Control of influenza and poliomyelitis with killed virus vaccines

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Science  04 Mar 1977:
Vol. 195, Issue 4281, pp. 834-847
DOI: 10.1126/science.320661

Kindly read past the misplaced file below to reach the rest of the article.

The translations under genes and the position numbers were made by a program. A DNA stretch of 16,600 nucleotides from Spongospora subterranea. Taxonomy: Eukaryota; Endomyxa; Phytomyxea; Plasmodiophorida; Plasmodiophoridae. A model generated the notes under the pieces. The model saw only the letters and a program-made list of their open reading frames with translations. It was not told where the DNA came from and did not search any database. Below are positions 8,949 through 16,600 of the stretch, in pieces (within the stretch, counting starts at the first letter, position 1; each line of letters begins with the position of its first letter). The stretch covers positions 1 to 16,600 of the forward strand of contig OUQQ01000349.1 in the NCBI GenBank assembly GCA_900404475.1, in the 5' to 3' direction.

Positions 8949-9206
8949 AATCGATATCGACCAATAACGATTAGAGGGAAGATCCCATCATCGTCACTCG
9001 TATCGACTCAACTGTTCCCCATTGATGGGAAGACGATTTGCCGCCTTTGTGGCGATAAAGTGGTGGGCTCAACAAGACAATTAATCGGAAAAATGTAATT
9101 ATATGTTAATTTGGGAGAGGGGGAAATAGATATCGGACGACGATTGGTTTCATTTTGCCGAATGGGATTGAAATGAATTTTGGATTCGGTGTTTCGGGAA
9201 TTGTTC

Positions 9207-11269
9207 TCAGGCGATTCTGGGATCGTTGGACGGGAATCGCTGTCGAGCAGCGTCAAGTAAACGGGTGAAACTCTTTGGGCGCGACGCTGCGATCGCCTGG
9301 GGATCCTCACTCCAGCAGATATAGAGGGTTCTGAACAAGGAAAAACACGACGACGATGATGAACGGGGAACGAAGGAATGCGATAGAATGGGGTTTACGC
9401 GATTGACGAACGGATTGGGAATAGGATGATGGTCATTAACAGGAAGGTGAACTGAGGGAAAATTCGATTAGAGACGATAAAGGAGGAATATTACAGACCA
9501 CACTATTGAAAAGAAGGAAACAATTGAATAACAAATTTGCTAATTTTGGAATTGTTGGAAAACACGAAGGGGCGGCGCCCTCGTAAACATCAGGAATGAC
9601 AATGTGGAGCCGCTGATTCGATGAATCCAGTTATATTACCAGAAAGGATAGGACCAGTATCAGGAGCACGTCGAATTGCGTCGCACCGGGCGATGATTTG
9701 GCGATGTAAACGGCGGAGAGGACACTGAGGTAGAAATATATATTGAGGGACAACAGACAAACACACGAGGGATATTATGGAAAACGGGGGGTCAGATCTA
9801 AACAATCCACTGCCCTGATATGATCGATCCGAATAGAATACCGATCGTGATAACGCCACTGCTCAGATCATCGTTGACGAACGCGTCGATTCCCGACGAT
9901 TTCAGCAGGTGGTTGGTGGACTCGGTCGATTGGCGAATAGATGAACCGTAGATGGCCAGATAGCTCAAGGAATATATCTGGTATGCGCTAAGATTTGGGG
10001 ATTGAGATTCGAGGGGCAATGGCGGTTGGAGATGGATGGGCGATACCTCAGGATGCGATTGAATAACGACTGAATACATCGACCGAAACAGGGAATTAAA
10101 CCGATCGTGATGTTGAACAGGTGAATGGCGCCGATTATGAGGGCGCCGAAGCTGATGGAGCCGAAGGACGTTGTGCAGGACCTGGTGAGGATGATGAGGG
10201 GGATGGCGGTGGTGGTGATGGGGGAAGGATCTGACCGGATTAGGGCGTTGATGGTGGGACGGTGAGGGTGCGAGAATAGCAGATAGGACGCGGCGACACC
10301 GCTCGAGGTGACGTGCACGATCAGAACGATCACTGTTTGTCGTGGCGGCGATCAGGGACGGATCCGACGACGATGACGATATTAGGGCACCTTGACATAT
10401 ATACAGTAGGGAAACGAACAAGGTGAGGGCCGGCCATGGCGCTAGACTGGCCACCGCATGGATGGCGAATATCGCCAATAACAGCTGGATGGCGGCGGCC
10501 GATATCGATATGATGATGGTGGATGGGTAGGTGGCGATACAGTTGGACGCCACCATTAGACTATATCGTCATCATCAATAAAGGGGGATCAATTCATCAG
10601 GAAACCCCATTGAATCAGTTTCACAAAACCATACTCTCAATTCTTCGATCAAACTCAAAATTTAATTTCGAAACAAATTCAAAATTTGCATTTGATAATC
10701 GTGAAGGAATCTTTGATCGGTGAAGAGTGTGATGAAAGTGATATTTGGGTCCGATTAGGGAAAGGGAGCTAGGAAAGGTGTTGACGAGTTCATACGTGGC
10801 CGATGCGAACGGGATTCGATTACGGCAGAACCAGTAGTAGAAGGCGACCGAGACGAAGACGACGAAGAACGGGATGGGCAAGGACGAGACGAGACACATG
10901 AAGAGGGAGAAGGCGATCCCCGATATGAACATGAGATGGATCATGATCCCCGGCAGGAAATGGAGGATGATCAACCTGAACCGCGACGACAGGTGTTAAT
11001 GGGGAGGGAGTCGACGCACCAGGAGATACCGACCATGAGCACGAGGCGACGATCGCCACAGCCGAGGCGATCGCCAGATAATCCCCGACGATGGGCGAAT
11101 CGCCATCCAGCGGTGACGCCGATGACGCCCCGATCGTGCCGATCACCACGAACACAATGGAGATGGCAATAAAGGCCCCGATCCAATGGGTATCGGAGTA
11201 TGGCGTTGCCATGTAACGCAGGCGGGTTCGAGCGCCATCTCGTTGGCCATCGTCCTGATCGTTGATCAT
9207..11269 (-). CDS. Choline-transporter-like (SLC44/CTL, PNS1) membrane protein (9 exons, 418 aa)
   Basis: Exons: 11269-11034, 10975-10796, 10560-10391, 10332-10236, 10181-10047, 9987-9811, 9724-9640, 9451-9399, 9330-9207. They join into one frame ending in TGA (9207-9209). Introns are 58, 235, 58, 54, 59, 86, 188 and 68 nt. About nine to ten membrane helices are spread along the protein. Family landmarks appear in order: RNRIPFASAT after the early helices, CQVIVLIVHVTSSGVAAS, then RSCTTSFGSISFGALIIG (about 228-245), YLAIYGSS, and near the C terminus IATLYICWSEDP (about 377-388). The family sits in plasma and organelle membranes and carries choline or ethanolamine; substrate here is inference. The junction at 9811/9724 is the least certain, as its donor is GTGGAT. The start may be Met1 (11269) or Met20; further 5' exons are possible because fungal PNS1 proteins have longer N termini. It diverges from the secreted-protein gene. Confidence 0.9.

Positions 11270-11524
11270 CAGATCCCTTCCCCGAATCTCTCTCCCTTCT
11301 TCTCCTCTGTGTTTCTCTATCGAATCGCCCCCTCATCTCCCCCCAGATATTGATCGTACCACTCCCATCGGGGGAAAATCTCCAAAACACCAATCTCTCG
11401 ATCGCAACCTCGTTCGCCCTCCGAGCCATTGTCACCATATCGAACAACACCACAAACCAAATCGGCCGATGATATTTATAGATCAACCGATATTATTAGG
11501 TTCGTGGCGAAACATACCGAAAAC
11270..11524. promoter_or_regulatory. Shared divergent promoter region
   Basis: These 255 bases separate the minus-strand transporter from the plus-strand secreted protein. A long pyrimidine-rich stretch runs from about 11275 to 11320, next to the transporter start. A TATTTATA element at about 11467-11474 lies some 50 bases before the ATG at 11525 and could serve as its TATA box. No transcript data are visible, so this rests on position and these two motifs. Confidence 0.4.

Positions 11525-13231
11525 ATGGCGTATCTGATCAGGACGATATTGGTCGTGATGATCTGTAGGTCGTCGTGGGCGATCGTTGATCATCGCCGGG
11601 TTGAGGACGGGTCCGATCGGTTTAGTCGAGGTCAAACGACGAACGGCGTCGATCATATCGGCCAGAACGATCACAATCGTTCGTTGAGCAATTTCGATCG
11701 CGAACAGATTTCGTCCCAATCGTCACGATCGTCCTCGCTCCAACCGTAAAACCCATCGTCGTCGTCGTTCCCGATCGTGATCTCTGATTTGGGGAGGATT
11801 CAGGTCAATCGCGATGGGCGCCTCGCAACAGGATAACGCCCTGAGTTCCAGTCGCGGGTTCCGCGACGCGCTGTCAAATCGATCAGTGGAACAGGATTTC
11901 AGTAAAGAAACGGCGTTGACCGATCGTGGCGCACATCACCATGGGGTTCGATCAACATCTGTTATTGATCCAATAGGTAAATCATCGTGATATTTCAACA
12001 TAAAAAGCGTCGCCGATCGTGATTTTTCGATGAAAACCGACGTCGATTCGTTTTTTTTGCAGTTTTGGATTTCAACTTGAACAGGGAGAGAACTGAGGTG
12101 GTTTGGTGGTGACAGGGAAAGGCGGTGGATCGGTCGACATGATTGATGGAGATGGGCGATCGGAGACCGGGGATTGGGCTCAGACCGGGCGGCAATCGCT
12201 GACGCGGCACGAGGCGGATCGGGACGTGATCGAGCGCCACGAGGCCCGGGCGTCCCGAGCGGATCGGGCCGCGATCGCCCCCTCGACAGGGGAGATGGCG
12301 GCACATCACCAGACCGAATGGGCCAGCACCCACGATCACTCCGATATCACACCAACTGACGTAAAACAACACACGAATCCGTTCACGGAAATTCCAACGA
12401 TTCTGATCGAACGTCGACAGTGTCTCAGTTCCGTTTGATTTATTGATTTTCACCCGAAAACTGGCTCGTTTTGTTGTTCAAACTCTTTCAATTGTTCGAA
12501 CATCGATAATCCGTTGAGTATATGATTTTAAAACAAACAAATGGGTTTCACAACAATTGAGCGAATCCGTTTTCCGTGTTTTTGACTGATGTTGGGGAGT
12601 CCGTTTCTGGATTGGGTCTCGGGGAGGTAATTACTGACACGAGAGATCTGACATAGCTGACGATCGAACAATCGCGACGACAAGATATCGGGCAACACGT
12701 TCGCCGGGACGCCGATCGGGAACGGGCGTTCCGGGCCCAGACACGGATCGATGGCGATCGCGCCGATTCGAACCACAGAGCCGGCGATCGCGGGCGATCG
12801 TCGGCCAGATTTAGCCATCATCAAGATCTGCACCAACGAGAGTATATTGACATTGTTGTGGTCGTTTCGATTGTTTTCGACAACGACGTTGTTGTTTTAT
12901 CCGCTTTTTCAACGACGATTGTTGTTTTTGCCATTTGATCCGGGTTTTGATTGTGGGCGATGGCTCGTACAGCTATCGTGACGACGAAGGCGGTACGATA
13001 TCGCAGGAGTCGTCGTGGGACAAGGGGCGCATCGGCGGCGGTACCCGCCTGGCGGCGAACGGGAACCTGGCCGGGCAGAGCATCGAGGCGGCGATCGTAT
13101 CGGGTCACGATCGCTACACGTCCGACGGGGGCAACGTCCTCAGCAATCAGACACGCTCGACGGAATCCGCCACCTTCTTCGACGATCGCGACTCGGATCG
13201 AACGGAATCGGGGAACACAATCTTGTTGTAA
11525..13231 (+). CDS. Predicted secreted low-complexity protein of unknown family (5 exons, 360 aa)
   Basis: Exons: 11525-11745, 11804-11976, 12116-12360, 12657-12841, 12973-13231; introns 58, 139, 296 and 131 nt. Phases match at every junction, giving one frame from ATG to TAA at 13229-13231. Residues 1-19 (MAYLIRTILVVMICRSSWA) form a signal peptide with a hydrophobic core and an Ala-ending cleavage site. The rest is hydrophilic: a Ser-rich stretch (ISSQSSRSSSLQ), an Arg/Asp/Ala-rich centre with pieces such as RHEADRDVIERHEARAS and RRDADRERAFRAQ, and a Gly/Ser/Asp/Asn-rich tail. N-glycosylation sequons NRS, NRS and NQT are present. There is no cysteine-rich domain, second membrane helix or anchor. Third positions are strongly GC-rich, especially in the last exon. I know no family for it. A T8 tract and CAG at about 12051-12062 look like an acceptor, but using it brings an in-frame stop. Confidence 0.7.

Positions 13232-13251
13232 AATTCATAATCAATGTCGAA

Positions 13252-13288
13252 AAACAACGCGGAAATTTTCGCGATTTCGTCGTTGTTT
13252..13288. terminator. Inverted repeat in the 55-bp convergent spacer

The requirements for inducing immunity against an infectious disease are outlined, and the application of these requirements to the development of effective vaccines (vaccinology) is discussed. Influenza and poliomyelitis are examined from this viewpoint, and data are presented that demonstrate the effectiveness of killed virus vaccines against these diseases. A comparison between live and killed poliovirus vaccines suggests the desirability of returning to the use of a killed virus vaccine for the eradication of polio. The natural history of influenza and experience with vaccination suggest that influenza might be brought under effective control by routine immunization in childhood with a polyvalent killed virus vaccine potentiated by an immunologic adjuvant.

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